And so I found myself in a pattern that I often do in the beginning of a new year. The cheer of celebration and anticipation of untapped opportunities that define the final days of December and first days of January, fade into a less ambitious reality. Goals and dreams that seemed so palpable, suddenly seem distant and unattainable. Confidence and drive slam against a wall of self doubt and fear.

I pour my carefully prepared batter into a springform pan, open the oven, and lift. The spring on my pan releases, and in a cliched metaphor for my slipping ambition, I watch in shock as the batter flows, without restraint, from my hands. Batter covers the stove, spreading almost greedily to the floor – as to say, yup, you failed. The promise of a cake, gone – an opportunity, missed; a goal, unmet – and with it my confidence. The symbolism was staring me in the face.

With a nod of recognition, I picked myself up and started again. I made that cake. I made two cakes, actually. And, with those two triumphs born from one failure, I taught myself a timely lesson amidst a cloud of self doubt. Failure hurts – it’s merciless and cold. But, I’m stronger – we’re all stronger. And, if we stare that failure in the face and push on, we’ll have a greater success to show for it. 

Here’s to a year of letting my hurt confidence drive my determination. I hope you’ll join me.


Olive Oil Citrus Cake

This cake recipe comes from Maialino Restaurant in New York City. I made a few slight changes, and added a glaze and candied citrus slices, which I found even further brightened the herbaceous flavors of the olive oil in the cake. If you’ve never tried olive oil cake before, I highly recommend that you give it a try. Its laden with moisture – almost similar in texture to a bread pudding – and deep flavor. 

for the glaze:

1 cup confectioner’s sugar

1/4 cup heavy cream

2 tablespoons freshly squeezed orange juice

1 teaspoon orange zest

1 vanilla bean [split lengthwise and scrape out the seeds]

Whisk all ingredients together until smooth. The glaze should be runny, but thick enough to coat the back of a spoon. You can adjust the thickness by adding additional orange juice or confectioner’s sugar, if needed.

 

for the candied citrus:

recipe from Food & Wine 

1 1/2 cups water

1/2 cup sugar

1 orange [or lemon, or grapefruit], sliced crosswise very thinly [about 1/8-inch] 

In a medium sauté pan, combine cup sugar and cup water and bring to a boil. Add the orange slices, in a single layer [the edges of the slices can be slightly overlapping, but you want them mostly in a single layer – if your pan is too small, just split into batches, adding 1 1/2 cup water and 1/2 cup sugar for each batch]. Simmer over medium heat, flipping slices occasionally, until mixture starts to appear syrupy and slices are translucent [about 20 minutes]. Lower heat to medium-low and simmer until the mixture reaches a thick syrup [about 10 additional minutes]. Carefully remove slices from pan [they should still hold together, but will be very delicate], and transfer to a wire rack to cool. I found that my syrup was too reduced at this point to save, but if yours isn’t, I’m sure it would be lovely in a cocktail. [note: I made one batch of candied orange and one of lemon, and had plenty slices left over after garnishing two cakes].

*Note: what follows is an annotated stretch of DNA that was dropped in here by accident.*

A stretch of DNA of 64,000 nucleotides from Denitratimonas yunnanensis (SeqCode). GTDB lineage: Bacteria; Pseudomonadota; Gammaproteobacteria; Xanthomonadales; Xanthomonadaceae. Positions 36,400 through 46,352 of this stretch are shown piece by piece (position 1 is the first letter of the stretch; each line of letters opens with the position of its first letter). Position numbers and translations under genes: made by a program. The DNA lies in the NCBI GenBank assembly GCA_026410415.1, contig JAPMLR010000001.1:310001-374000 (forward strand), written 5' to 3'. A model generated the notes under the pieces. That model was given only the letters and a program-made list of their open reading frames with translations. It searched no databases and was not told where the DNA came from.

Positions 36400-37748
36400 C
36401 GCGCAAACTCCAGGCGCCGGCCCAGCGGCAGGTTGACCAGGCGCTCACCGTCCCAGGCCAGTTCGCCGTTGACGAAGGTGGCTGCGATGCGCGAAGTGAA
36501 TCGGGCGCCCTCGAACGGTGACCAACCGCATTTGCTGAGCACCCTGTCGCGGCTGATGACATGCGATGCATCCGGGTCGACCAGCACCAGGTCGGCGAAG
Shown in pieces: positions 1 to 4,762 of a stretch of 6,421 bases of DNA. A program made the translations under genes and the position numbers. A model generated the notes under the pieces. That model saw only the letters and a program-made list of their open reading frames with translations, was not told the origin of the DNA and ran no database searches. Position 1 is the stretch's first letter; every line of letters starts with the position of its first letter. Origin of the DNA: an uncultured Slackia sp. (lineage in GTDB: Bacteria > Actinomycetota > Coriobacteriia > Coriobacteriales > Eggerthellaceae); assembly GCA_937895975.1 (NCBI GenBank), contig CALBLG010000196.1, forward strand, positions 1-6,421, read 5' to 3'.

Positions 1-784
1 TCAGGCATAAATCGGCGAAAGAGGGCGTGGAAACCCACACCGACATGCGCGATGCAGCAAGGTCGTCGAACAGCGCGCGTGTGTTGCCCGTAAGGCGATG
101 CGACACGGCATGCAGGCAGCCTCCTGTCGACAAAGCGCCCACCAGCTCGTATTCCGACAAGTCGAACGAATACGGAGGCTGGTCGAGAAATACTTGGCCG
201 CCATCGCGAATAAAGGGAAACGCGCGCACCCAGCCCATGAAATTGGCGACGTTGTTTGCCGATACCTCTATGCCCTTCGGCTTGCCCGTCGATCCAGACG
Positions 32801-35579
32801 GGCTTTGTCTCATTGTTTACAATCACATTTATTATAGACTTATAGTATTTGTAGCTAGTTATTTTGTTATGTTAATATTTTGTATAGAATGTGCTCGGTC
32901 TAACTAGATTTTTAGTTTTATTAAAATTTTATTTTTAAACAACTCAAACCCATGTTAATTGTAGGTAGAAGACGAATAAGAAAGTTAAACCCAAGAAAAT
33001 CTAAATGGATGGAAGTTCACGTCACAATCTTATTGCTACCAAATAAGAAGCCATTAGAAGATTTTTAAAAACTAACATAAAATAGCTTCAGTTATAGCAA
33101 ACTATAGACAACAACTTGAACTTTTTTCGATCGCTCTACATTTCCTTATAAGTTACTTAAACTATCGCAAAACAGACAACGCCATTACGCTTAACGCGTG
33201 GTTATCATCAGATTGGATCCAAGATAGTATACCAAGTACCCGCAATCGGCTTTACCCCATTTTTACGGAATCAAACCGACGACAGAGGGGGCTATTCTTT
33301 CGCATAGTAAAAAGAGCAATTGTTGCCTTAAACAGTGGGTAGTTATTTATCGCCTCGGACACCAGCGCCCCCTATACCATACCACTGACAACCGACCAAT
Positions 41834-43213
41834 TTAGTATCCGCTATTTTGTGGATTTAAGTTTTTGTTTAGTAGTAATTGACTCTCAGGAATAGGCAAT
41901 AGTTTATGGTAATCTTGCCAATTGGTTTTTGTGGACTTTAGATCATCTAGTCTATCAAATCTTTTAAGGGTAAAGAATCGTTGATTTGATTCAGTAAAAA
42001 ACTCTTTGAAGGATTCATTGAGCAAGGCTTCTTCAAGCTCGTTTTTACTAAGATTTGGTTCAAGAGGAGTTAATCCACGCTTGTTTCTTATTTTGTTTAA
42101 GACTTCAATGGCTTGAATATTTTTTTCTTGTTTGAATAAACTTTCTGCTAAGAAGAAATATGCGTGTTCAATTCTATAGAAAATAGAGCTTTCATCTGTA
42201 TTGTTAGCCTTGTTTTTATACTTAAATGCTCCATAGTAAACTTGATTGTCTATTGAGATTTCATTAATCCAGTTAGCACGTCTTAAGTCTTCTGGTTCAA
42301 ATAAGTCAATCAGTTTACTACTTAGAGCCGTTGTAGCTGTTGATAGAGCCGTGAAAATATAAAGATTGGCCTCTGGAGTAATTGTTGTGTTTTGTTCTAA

for the cake:

recipe slightly adapted from Maialino Restaurant

2 cups cake flour or all-purpose flour [cake flour will result in a slightly more delicate cake, which I like with the moisture-rich texture of olive oil cake]

1 3/4 cups sugar

1 1/2 teaspoons kosher salt

1/2 teaspoon baking soda

1/2 teaspoon baking powder

1 1/3 cups extra-virgin olive oil

1 cup milk

1/4 cup heavy cream

3 large eggs

1 1/2 tablespoons grated orange zest

1/4 cup fresh orange juice

1/4 cup Grand Marnier

Preheat the oven to 350 degrees F. Butter a 9-inch cake pan that is at least 2 inches deep, and dust with flour. [If your cake pan is less the 2 inches deep, divide the batter between 2 pans – I ended up dividing between an 8-inch and a 5-inch pan].

In a medium bowl, whisk the flour, sugar, salt, baking soda, and baking powder. In a large bowl, whisk the olive oil, milk, eggs, orange zest, orange juice, and Grand Marnier until fully combined. Add the dry ingredients and whisk until just combined. 

Pour the batter into the prepared pan[s] and bake until the cake is golden and a cake tester or toothpick comes out clean – this should take about 1 hour for one 9-inch cake. I found my 5-inch cake was finished around 40-45 minutes, and my 8-inch cake closer to 50 minutes.

Run a knife around the edge of the pan, invert the cake onto a rack and allow to cool to room temperature. 

Once cake is cooled, drizzle with glaze and top with candied citrus slices, if desired. Enjoy!